Amazon’s least expensive tablets, the Fire 7 and Fire 7 Kids Edition ($99.99), have been updated for 2019. While both feature slight hardware upgrades and hands-free Alexa access, the Kids Edition comes with a protective case with a built-in stand, making it good for FreeTime streaming sessions (which is also included for one year with your purchase). We like it more than the standard Fire 7, but the Fire HD 8 Kids Edition offers a sharper display and zippier performance for an extra $30, making it the better buy.
Design, Durability, and Performance
In terms of design, the Fire 7 Kids Edition is exact same tablet as the Fire 7, with the exception of the included protective case. Most of the case is made out of a foam-like plastic that’s available in blue, pink, or purple, while the stand is made out of hard plastic that folds down from the back. There are no small parts or the possibility of accidentally being pinched.
The case can handle everyday drops without a problem. We dropped the tablet from four feet more than half a dozen times with no damage. It doesn’t offer any sort of protection against water, but Amazon’s warranty covers water damage. Simply contact Amazon and it will arrange a replacement. The warranty also covers screen cracks and pretty much any other forms of damage you can manage.
The Kids Edition also has the same hardware as the Fire 7, and performance really depends on how you use it. If you’re using the tablet primarily with FreeTime, it feels sluggish but manageable. Switch to an adult profile however, and you’ll quickly become frustrated by its capabilities. In testing, FreeTime apps opened in about three seconds on average, while the regular Fire OS can take up to 18 seconds. For all the details on performance, battery life, and display, check out our Fire 7 review.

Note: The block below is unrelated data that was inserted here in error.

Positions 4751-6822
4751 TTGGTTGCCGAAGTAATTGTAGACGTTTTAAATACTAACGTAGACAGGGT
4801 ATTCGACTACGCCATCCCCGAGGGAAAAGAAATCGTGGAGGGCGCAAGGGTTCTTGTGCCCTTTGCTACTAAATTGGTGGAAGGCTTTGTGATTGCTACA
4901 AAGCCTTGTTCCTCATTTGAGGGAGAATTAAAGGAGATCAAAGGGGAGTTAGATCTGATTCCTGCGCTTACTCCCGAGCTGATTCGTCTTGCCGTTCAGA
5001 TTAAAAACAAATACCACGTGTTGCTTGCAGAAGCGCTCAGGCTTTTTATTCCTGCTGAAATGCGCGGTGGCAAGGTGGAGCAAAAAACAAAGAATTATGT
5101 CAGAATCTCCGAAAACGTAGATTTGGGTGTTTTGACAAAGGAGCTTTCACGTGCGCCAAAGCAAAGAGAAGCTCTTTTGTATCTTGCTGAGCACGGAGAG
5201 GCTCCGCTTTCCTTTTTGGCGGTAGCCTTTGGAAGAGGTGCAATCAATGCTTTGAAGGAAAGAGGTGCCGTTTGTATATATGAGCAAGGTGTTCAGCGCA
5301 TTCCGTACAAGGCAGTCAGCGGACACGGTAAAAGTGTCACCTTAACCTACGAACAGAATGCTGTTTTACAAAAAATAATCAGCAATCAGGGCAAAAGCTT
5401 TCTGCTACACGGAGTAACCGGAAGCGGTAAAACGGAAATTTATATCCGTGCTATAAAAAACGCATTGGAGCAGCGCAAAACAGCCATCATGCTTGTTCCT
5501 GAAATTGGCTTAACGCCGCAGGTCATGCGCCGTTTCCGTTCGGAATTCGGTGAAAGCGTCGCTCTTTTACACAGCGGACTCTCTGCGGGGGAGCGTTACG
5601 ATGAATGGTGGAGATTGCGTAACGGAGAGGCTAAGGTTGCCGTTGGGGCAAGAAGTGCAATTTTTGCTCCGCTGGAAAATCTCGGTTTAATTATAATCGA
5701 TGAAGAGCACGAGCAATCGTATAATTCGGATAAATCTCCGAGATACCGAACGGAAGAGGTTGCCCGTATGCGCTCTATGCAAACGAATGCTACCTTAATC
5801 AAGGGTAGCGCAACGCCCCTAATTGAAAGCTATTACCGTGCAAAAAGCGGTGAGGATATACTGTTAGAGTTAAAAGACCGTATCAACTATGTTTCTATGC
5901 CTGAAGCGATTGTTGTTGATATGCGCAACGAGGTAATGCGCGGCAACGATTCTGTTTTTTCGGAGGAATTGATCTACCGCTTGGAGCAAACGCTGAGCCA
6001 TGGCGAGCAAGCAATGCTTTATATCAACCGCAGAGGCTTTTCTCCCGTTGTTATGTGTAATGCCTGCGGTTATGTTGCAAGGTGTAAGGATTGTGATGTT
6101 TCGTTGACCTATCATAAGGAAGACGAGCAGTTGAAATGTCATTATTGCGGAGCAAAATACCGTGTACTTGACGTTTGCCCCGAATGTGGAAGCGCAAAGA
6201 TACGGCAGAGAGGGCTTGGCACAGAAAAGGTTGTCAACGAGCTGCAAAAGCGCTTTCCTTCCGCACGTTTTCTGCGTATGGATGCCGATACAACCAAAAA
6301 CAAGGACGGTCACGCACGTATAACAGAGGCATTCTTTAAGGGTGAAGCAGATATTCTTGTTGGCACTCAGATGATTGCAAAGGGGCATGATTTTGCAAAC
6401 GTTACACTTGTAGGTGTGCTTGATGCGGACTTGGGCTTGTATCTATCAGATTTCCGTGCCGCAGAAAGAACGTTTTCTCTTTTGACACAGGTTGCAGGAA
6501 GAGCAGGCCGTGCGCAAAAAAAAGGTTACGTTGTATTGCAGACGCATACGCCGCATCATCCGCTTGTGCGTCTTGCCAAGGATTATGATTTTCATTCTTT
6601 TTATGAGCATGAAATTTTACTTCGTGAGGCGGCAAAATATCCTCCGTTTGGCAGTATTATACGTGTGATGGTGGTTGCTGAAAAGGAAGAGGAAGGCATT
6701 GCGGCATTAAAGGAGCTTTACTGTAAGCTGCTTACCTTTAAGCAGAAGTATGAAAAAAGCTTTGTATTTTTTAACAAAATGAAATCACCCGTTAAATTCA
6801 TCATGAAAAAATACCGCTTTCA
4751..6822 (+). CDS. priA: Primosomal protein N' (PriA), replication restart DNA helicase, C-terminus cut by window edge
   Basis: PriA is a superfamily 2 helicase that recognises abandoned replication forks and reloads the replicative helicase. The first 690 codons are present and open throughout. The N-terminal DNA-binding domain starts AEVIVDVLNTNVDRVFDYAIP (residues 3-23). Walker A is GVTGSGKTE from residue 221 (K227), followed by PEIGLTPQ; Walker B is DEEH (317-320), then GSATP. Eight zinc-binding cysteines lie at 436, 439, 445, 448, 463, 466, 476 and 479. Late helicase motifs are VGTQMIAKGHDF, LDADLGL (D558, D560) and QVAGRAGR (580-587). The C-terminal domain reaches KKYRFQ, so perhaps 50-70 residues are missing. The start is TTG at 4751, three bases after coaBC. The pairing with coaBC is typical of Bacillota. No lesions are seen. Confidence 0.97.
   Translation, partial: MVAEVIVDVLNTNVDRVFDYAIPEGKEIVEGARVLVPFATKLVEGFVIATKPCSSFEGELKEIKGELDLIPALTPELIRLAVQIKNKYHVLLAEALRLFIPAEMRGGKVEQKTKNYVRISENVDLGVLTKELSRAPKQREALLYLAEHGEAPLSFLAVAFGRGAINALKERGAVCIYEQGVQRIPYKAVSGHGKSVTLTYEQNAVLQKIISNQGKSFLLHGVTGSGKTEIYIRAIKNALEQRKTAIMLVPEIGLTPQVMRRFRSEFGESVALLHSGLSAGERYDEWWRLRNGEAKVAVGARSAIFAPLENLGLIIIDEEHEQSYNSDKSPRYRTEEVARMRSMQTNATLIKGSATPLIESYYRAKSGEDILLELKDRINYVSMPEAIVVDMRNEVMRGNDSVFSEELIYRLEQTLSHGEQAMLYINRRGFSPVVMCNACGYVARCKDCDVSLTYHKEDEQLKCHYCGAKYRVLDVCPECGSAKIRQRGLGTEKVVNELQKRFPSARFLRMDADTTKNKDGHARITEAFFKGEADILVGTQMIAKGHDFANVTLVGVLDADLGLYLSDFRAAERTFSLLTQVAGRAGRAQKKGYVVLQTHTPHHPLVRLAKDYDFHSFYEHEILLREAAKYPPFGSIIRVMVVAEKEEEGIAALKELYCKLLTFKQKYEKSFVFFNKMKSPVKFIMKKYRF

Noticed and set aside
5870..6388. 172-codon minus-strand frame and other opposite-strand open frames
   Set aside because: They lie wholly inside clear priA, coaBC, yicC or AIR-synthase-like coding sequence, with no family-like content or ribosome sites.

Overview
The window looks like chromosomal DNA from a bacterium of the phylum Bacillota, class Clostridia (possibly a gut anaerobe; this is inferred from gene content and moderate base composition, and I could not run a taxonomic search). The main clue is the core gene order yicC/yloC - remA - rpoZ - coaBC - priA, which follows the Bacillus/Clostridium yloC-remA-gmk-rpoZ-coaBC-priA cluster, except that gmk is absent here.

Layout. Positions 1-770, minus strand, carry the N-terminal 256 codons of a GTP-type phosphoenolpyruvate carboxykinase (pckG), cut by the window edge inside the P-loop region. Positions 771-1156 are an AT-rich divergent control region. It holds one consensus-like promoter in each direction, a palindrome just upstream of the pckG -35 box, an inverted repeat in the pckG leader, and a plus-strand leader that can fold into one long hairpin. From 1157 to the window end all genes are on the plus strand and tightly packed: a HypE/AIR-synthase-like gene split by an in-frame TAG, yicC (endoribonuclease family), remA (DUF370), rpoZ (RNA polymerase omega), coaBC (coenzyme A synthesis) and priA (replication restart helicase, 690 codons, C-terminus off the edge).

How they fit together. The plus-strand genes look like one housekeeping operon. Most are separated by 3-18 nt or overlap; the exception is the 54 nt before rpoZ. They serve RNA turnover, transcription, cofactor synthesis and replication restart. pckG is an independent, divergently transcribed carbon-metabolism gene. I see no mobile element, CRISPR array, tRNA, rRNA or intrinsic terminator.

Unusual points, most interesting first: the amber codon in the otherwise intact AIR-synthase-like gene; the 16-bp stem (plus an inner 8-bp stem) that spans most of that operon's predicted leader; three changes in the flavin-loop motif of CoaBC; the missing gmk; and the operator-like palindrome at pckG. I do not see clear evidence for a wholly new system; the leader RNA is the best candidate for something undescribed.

FreeTime is, hands-down, the main selling feature of Amazon’s Kids Edition tablets. It’s a subscription-based service that offers thousands of apps, audiobooks, games, movies, and television shows for children 4 to 12. Its simple interface makes it easy for kids of any age to find and play exactly what they want, especially because you can split it into two different age categories: 3 through 8, and 9 through 12. Finally, there are extensive parental controls available on the tablet and via the FreeTime phone app that allow you to add additional content, restrict items, approve purchases, and manage how much time kids spend on the tablet.
A one-year subscription to FreeTime Unlimited is included with the tablet. Once the subscription expires, you can renew it for a single child starting at $2.99 per month (with a Prime membership) or 6.99 per month for the family plan.
The Fire 7 Kids Edition offers an excellent warranty, a terrific library of kid-friendly content, and is easy to use for children of any age. That said, if you’re willing to shell out an additional $30 dollars, the Fire HD 8 Kids Edition offers faster performance and a larger, sharper display your child will thank you for. If you’re looking for something that isn’t so reliant on Amazon’s ecosystem, check out our list of the best tablets for kids.